We’re closer to environmental disaster than ever before. We need a new story for our relationship with the Earth, one that goes beyond science and religion.
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I highly recommend this article whether you work in an industry (i.e. Media) or live in a country (i.e. USA) collapsing under overly complex systems. The best quote I believe is the last paragraph.
When ecosystems change and inflexible institutions collapse, their members disperse, abandoning old beliefs, trying new things, making their living in different ways than they used to. It’s easy to see the ways in which collapse to simplicity wrecks the glories of old. But there is one compensating advantage for the people who escape the old system: when the ecosystem stops rewarding complexity, it is the people who figure out how to work simply in the present, rather than the people who mastered the complexities of the past, who get to say what happens in the future.
great article over at DallasNews.com . Just read this excerpt.
Maybe we’ll come up with a new wonder drug to fight the superbugs. Maybe we’ll invent some new way to meet our power needs when oil can’t be had cheaply, or at any price. Maybe Wall Street will come up with some new financial instruments that will make us solvent again. It could happen.
But there are no guarantees. The thing is, we’re living as if we are guaranteed to go onward and upward into a better and brighter future. Our nation’s (relatively short) history encourages this fallacious thinking. Like spoiled children, we want freedom without responsibility. But that’s impossible. You cannot defy the law of gravity forever.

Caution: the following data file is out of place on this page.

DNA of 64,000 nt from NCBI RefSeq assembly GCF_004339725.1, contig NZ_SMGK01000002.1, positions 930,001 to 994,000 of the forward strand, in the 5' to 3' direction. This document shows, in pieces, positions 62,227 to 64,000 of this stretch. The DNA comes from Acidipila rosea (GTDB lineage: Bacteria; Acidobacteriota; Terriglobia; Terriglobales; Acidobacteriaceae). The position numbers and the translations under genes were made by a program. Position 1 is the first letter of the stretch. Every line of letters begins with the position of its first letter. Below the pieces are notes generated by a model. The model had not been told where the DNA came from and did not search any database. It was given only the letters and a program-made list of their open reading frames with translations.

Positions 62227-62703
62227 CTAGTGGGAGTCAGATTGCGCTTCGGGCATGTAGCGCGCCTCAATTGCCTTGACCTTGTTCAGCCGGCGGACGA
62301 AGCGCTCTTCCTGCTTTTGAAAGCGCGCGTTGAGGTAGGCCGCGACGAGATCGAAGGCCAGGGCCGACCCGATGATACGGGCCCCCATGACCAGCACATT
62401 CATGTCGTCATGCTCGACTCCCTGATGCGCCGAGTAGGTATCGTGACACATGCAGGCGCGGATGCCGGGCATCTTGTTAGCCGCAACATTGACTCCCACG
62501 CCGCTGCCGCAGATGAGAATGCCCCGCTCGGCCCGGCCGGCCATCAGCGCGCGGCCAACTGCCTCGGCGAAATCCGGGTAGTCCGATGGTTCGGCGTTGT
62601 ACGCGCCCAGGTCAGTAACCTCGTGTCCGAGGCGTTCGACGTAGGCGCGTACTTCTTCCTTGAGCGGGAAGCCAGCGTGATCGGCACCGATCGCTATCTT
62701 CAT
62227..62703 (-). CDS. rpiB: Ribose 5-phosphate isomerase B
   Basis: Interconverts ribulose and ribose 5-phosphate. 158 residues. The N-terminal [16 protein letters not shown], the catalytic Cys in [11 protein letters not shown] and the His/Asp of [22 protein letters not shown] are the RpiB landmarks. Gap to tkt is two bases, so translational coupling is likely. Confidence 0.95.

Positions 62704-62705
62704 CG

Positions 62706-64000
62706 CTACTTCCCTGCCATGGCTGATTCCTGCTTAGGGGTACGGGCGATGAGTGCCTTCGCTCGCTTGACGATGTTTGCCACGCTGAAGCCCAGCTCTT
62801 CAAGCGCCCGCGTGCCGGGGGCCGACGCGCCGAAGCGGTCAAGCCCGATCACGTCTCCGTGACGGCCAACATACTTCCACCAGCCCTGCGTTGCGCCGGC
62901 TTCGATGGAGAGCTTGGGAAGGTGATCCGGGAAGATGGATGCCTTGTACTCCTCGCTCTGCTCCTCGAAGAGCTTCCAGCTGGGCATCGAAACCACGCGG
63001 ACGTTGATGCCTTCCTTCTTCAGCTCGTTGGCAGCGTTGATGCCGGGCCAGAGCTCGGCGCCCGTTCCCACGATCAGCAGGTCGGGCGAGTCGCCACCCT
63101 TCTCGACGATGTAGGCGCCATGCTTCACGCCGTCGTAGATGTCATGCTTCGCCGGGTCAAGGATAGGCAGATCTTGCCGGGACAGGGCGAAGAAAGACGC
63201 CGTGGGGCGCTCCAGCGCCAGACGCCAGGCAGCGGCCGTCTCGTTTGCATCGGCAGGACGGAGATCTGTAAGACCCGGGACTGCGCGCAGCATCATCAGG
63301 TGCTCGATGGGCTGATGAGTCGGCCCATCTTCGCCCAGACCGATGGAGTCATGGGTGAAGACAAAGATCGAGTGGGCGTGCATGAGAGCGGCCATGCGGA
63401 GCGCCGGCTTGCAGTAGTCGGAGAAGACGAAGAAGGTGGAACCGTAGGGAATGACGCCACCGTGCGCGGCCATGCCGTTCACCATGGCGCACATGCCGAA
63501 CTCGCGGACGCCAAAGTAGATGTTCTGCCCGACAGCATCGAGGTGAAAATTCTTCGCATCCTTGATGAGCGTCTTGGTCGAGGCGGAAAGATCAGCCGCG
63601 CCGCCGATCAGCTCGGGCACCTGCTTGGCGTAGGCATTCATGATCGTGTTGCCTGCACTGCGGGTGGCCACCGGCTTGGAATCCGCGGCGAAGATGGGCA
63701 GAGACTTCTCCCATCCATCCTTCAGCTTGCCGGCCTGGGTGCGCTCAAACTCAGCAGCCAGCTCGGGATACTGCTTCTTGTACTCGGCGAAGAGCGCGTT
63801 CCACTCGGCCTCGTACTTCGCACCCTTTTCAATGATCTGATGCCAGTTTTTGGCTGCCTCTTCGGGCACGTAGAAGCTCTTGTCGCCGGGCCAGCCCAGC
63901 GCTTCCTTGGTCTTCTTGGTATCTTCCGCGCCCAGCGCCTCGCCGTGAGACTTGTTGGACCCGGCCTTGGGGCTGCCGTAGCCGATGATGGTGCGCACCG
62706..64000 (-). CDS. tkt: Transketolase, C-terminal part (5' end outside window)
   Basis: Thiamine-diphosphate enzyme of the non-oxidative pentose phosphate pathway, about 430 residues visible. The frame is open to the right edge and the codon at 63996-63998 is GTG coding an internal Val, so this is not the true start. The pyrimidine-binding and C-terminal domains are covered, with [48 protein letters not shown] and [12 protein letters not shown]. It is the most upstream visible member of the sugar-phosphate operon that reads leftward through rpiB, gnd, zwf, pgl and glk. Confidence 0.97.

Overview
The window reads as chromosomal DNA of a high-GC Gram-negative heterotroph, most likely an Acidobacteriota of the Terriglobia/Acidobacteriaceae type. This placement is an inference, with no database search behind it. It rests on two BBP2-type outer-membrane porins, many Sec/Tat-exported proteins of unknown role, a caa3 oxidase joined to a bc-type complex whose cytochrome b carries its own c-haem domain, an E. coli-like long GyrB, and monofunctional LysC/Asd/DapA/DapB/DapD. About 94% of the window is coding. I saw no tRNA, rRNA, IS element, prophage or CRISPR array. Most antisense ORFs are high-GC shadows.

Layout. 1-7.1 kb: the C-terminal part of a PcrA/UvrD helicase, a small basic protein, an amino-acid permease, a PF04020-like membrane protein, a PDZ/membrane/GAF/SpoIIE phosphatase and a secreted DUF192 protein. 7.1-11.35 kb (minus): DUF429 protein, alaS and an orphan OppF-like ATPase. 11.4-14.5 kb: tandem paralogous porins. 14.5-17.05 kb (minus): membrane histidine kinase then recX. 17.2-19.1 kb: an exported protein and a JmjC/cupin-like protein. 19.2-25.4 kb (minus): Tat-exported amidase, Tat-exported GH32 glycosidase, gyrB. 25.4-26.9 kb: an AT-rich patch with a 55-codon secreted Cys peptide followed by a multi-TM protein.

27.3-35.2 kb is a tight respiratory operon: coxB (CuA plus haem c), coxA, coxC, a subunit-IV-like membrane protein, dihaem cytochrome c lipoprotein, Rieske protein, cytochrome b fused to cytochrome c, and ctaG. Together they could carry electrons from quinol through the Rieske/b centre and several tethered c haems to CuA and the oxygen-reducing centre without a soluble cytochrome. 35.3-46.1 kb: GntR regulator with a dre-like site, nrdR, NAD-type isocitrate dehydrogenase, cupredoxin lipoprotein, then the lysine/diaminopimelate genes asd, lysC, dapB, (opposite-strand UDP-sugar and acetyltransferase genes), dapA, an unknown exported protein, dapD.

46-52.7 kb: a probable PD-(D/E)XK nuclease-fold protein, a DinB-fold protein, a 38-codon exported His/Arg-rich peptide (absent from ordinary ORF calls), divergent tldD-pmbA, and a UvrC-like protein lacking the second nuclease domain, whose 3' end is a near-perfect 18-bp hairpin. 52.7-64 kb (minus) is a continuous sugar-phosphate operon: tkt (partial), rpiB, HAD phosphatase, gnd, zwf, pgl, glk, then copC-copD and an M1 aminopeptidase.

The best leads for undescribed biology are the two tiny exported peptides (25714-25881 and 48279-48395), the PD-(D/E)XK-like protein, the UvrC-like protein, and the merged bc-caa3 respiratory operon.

To be truly free is to be responsible. To be responsible is to make choices today that demonstrate wise stewardship of our resources and our liberty. To be responsible is to see the world as it is, not as we would like it to be. To be responsible is to sacrifice now, as previous generations did, so as not to bind future generations to the tyranny of debt, poverty, foreign powers or their own appetites.
A famed U.S. military leader has warned that the fossil-fuel supply on which American civilization depends utterly will run out someday in the 21st century and that our nation cannot afford to place our hope in “the sentimental belief that the things we fear will never really happen.”
“I suggest that this is a good time to think soberly about our responsibilities to our descendants – those who will ring out the Fossil Fuel Age,” said Adm. Hyman G. Rickover, father of the nuclear Navy.
We’ve wasted a half-century of precious time, another non-renewable resource. We probably don’t have another one to spare.